5 things not to buy in 2023

featured image

It was a year of contradictions.

The drum of the recession continues, interest rates are rising and the stock market is down, but retail sales are up 6.5% over the past 12 months, trailing a 7.1% rise in the cost of living.

There are other reasons why people should consider cutting spending in 2023. The personal savings rate – meaning personal savings as a percentage of disposable income or the portion of income remaining after paying taxes and spending – reached 2.4% in third quarter from 3.4% in the previous quarter, reported the Bureau of Economic Analysis.

🇧🇷There are signs that people are cutting back on certain spending. 🇧🇷

This is the lowest level since the Great Recession and the eighth lowest quarterly rate on record (since 1947). Adjusted for inflation, savings are down 88% from their 2020 peak and 61% lower than before the pandemic, according to government data. The personal savings rate reached 2.4% in November against 2.2% in October.

Are people buying stocks during a bear market and/or have they exhausted their pandemic-era savings? Whatever the reasons, more judicious investment and spending decisions appear to be the most prudent approach – especially given the uncertain economic outlook for 2023.

There are signs that people are already reducing certain expenses. While retail sales were up for the year, they were down 0.6% mom in November, marking their biggest drop in nearly a year, largely because of sluggish car sales.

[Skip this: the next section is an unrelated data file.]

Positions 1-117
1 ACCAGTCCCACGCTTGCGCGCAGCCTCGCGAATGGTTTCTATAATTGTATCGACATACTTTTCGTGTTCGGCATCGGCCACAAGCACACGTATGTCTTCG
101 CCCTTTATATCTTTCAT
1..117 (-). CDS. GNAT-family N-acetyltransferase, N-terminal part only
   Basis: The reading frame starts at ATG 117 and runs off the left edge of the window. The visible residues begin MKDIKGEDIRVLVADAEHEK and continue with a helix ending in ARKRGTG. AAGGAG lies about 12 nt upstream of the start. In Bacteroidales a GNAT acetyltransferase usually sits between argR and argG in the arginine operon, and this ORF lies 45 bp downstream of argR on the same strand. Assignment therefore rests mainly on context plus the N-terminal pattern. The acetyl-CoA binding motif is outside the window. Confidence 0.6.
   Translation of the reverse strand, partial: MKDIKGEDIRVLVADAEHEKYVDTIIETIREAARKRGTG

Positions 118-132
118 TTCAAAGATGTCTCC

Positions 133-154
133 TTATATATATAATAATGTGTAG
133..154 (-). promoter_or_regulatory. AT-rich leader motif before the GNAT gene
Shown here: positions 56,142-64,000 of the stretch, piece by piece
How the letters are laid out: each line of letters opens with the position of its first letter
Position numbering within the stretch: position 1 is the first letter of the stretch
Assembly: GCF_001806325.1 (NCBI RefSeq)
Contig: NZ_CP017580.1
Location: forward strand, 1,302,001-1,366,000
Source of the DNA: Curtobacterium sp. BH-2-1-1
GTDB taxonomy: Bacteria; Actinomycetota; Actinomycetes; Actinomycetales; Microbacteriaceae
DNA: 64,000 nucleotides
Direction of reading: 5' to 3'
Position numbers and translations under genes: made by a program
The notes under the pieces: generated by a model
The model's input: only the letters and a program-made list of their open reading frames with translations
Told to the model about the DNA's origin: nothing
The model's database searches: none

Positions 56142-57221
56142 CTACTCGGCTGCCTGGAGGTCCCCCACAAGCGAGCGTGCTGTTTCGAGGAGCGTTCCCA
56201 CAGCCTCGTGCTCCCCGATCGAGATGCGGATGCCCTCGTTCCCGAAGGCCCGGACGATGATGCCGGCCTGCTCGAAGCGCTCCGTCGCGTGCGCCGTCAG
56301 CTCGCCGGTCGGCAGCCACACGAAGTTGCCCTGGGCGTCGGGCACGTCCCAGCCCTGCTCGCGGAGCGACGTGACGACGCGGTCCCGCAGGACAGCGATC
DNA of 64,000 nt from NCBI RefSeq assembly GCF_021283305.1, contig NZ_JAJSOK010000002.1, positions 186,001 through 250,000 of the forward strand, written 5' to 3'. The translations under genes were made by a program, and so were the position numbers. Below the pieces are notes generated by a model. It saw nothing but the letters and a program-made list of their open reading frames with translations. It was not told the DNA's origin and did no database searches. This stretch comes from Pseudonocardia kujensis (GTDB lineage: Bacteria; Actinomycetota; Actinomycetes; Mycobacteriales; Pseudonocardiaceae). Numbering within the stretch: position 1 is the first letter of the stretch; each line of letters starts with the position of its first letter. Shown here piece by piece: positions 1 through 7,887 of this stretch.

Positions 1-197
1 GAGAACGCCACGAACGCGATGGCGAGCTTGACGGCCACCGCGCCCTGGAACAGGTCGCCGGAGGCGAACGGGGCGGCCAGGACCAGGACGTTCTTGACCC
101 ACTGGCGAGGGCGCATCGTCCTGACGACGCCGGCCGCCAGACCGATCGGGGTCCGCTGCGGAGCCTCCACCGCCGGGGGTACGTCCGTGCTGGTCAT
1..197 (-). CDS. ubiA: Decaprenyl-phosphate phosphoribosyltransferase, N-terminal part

About those new cars: Total new vehicle sales for 2022 are expected to reach 13,687,000 units, down 8.4% on the year, according to a joint forecast by JD Power and LMC Automotive. MarketWatch reporter Philip van Doorn breaks down all the reasons you might want to skip buying a new car in 2023, aside from their soaring prices.

So what else should you save your money on in 2023? MarketWatch writers give their verdict below.


During the pandemic, people loved buying special purpose acquisition companies known as SPACs. In 2021, 613 SPACs were listed on US stock exchanges through initial public offerings, according to SPAC Insider. In the previous year, there were 248 SPAC IPOs. There have never been more than 100 of these before in a single year. There were SPACs associated with Donald Trump and Serena Williams. There were so many that one was called Just Another Acquisition Corp.

SPACs exist as a means of taking private companies public and, theoretically, giving these shell companies a faster and less regulatoryly burdensome means of accessing public capital. The US Securities and Exchange Commission warned investors last April that the so-called advantages of the SPAC process, such as reduced legal liability, might not be as sound if tested in court.

SPACs raised money even though they had no commercial operations or businesses, and tried to use the money to buy something that existed. But investors who bought SPACs that merged with private companies since 2015 suffered losses of 37%, on average, a year after the merger, according to a recent study. The SPAC and the new issue ETF SPCX
down 12% this year. The frenzy for SPACs predictably broke out. But if you see one, stay away from it.

— Nathan Vardi


There are two main reasons not to invest in cryptocurrency in 2023, and neither of them has to do with the precipitous drop in value of most major currencies over the past year, including but not limited to bitcoin BTCUSD🇧🇷
ethereum ETHE
and tether USDTUSD🇧🇷
Investors have long been conditioned to buy on the low and find value where others fear to tread, and then cash in on the high.

Cryptocurrency is different in that there is no correlation to long-held market theories, and buying it amounts to speculation rather than investment. This may sound semantic, but if you look at financial planning holistically then you treat investing as an exercise in risk tolerance – and crypto is all risk.